She was GOING for it.

Editor’s note: This month on Stance on Dance, several dance artists have been asked to share a pivotal dance experience that changed their trajectory or the way they think about dance. 


William Forsythe’s In The Middle, Somewhat Elevated, San Francisco Ballet 2010

I have been obsessed with William Forsythe’s In The Middle, Somewhat Elevated for years. YouTube allowed me to watch clips of Sylvie Guillem over and over, stretching her legs FURTHER than anyone could imagine, pushing the limits of what the human body could do.

Watching videos of In the Middle online, I thought – this is it. THIS is extreme dancing. The dancers are going so far, doing so much. I was drawn to the athleticism of the piece and to its virtuosity.

Occasionally, I’d come across a clip of another company performing it. Most clear in my mind are renditions by the Mariinsky Ballet. The dancers would hit their turns, and their legs surely went as high, but…something was missing and I couldn’t figure it out. So, I chalked it up simply to Guillem being a superlative dancer and left the query at that.

In 2010, I had the great privilege of seeing In The Middle live, on stage, with real three-dimensional bodies, not just the grainy, flat and distant footage from 1987 I had been pouring over for years. San Francisco Ballet had brought it back, and one of my favorite new hires, Sofiane Sylve, was dancing.

My then boyfriend (now husband) was, as always, my loyal date. I duly prepped him on the exceptional experience that we were about to have: we were going to see LA DANSE! That night, at the War Memorial Opera House, I promised that everything perfect and beautiful in the world of late 20th century dance was going to come to light before our eyes.

And it did.


Sylve fell out of her double back attitude turn during the huge finale grand pas de deux. Boyfriend grabbed my leg – “Oh no, she failed! How disappointing!”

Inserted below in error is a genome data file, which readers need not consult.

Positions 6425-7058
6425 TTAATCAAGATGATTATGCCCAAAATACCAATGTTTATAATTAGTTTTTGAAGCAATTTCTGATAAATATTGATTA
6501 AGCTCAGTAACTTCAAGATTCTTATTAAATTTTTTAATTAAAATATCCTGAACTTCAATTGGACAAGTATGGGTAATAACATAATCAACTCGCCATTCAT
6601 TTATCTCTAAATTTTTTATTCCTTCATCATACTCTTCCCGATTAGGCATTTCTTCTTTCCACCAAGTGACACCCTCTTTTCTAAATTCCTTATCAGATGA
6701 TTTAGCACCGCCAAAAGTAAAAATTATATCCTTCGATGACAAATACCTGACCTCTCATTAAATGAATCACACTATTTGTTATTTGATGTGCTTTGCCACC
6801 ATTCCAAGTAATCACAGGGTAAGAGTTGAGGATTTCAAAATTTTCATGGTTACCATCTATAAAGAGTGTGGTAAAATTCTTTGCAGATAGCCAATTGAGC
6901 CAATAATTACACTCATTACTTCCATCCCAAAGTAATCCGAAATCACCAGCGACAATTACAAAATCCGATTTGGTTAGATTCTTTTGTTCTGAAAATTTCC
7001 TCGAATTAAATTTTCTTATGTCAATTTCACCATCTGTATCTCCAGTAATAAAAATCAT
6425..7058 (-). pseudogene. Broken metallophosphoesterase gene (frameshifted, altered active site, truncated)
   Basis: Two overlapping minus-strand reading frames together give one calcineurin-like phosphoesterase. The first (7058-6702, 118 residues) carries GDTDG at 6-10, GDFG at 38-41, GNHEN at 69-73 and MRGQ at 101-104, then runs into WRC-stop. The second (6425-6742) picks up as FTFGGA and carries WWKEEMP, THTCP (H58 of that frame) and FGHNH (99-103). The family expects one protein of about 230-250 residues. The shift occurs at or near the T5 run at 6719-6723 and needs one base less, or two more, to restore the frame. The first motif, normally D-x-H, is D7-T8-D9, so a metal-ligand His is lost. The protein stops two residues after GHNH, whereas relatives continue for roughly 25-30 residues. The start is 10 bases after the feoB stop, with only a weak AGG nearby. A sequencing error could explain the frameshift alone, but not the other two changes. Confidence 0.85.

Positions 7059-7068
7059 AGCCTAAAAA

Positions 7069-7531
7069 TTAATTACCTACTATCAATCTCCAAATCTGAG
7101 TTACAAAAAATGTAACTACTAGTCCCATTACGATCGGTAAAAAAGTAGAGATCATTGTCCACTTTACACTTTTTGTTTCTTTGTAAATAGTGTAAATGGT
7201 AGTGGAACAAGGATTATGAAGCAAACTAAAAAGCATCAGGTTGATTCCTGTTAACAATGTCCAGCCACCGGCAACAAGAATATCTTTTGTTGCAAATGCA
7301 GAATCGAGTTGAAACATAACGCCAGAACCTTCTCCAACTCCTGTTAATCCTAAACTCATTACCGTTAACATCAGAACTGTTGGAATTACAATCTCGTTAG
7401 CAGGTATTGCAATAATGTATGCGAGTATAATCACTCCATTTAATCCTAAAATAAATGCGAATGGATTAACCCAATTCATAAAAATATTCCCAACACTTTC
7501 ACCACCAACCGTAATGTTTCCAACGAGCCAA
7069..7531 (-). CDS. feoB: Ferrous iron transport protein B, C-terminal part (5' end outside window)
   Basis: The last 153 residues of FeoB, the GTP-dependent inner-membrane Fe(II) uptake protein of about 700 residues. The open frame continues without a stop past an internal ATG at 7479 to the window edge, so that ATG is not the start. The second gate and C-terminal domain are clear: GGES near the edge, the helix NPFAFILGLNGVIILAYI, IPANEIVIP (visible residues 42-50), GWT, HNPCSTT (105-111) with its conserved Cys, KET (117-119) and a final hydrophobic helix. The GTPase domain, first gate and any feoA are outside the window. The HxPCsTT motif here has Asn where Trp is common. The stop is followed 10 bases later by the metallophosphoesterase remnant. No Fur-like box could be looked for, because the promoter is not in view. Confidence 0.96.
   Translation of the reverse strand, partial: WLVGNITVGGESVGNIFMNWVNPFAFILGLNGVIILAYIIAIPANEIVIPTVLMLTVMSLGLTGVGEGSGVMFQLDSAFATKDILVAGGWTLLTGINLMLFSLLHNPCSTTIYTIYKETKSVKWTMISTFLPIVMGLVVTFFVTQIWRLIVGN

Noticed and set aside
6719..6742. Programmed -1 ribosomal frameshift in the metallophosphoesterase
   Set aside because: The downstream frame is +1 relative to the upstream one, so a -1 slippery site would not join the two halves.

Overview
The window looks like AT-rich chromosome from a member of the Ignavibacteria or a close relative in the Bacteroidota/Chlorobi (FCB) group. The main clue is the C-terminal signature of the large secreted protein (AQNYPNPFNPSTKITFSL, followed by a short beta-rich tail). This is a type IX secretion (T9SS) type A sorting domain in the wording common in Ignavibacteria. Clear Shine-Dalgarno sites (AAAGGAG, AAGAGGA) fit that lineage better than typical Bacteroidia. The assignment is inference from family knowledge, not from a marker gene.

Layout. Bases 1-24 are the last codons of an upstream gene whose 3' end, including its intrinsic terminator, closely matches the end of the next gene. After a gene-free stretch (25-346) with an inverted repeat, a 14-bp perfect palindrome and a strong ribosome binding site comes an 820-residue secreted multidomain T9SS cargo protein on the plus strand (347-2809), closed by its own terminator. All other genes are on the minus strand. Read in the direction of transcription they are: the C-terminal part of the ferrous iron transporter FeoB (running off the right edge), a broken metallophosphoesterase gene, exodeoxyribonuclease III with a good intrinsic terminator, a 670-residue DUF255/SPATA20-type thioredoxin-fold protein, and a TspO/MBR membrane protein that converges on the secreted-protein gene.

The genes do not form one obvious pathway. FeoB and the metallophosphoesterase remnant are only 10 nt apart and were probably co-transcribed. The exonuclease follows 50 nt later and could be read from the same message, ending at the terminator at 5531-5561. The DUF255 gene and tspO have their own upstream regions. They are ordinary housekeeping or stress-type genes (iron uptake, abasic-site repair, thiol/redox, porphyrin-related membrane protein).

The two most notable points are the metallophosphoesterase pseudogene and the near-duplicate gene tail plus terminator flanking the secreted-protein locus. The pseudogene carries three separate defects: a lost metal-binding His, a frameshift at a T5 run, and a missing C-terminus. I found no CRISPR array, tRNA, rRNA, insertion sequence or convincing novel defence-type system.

At first, I agreed. With a frown on my face and a slight shrug, I conceded that the SF Ballet dancers, like those at the Mariinsky, just couldn’t compete with Guillem. Oh, well.

The ballet continued, Sylve kept dancing. Her attack seemed emboldened. I then realized something important. She fell (and believe me, this was a minor misstep, not an on-your-ass wipeout) not because she was a bad dancer, but because she was GOING for it. My entire conception of In The Middle changed immediately. I finally understood it’s not a ballet about demonstrating virtuosity; the extreme athleticism we see is a result of the dancers taking enormous risks. Not risks a gymnast takes to win a medal, but risks an artist takes to see where the edge of possibility lies.

In The Middle ain’t no music video, and it ain’t no pole vault. This ballet, like dance at its best, is people bearing, expressing and pushing the very boundaries of their own existence. Concert dance requires humans to be both strong and vulnerable, and to allow kinetic reality to unfold in real time and space, with a live audience – no editing, no quick fixes.

What I learned from this performance was that dance is not about execution, but about creating a real space where people can, alongside all that crazy technique, be real people.

For more information on Charles Slender-White’s work, visit

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